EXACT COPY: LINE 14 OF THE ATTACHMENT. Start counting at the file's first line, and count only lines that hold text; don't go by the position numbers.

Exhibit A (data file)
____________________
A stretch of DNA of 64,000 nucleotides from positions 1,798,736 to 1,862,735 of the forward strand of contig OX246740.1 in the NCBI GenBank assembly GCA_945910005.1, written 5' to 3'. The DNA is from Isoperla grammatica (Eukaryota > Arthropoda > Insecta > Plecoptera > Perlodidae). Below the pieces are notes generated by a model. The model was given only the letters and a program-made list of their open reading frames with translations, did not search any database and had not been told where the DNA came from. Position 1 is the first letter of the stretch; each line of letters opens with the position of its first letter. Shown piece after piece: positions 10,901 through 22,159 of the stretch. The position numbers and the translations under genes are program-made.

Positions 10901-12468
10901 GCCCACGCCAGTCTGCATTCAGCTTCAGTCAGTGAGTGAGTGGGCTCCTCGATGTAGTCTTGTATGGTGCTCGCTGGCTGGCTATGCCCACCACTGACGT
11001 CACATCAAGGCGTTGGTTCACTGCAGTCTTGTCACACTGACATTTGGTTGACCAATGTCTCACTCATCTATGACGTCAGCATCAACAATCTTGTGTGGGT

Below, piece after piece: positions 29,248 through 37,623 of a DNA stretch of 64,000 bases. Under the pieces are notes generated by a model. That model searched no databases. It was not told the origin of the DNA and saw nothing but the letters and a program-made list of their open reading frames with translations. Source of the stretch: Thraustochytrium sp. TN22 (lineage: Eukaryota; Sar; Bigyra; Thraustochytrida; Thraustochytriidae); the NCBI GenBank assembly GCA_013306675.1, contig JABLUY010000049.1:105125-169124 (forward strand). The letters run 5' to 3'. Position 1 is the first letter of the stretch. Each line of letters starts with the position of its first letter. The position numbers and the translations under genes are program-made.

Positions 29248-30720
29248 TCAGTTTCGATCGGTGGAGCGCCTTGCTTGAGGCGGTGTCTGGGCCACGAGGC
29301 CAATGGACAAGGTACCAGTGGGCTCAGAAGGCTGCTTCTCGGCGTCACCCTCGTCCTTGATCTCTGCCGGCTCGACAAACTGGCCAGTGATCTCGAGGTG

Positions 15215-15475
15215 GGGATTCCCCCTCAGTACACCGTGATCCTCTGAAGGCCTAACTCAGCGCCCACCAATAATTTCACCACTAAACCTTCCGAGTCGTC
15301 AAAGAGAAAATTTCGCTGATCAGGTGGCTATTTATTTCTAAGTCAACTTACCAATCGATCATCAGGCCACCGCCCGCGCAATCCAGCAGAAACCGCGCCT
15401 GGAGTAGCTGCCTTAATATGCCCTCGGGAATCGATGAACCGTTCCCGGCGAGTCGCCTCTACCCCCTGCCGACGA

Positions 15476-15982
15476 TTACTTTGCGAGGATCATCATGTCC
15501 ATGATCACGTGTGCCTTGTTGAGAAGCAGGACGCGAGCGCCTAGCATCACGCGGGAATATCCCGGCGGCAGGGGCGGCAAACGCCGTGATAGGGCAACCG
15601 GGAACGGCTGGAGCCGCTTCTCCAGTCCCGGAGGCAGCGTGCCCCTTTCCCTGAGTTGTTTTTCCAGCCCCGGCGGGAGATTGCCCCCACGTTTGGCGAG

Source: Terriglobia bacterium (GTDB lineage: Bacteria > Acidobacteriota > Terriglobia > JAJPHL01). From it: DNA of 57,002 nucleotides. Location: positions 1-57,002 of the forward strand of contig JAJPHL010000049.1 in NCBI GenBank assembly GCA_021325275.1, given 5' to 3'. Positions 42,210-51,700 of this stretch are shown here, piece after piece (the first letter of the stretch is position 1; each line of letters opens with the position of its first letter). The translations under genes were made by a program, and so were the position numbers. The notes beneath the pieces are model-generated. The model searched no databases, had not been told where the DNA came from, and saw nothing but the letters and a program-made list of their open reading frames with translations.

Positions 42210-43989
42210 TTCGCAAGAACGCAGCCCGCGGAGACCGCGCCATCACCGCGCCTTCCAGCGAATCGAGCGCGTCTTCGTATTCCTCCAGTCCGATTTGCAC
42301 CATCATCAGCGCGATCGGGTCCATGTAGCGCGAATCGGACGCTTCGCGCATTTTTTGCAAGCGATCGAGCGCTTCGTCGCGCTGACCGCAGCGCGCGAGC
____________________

15476 TTACTTTGCGAGGATCATCATGTCC